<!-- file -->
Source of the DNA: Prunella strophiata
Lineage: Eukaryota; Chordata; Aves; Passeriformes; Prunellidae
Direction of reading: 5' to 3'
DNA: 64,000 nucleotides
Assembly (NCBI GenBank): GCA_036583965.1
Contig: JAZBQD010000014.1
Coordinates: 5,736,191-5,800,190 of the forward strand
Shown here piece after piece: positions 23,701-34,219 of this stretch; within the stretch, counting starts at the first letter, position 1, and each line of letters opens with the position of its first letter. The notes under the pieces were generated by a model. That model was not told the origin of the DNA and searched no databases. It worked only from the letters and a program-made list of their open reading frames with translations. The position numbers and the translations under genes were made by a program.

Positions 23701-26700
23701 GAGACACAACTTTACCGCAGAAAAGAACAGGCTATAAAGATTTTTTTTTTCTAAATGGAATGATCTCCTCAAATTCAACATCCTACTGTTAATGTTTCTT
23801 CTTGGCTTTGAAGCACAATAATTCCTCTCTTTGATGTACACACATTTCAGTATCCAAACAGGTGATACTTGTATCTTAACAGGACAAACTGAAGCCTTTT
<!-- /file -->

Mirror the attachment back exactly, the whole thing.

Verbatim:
Source of the DNA: Prunella strophiata
Lineage: Eukaryota; Chordata; Aves; Passeriformes; Prunellidae
Direction of reading: 5' to 3'
DNA: 64,000 nucleotides
Assembly (NCBI GenBank): GCA_036583965.1
Contig: JAZBQD010000014.1
Coordinates: 5,736,191-5,800,190 of the forward strand
Shown here piece after piece: positions 23,701-34,219 of this stretch; within the stretch, counting starts at the first letter, position 1, and each line of letters opens with the position of its first letter. The notes under the pieces were generated by a model. That model was not told the origin of the DNA and searched no databases. It worked only from the letters and a program-made list of their open reading frames with translations. The position numbers and the translations under genes were made by a program.

Positions 23701-26700
23701 GAGACACAACTTTACCGCAGAAAAGAACAGGCTATAAAGATTTTTTTTTTCTAAATGGAATGATCTCCTCAAATTCAACATCCTACTGTTAATGTTTCTT
23801 CTTGGCTTTGAAGCACAATAATTCCTCTCTTTGATGTACACACATTTCAGTATCCAAACAGGTGATACTTGTATCTTAACAGGACAAACTGAAGCCTTTT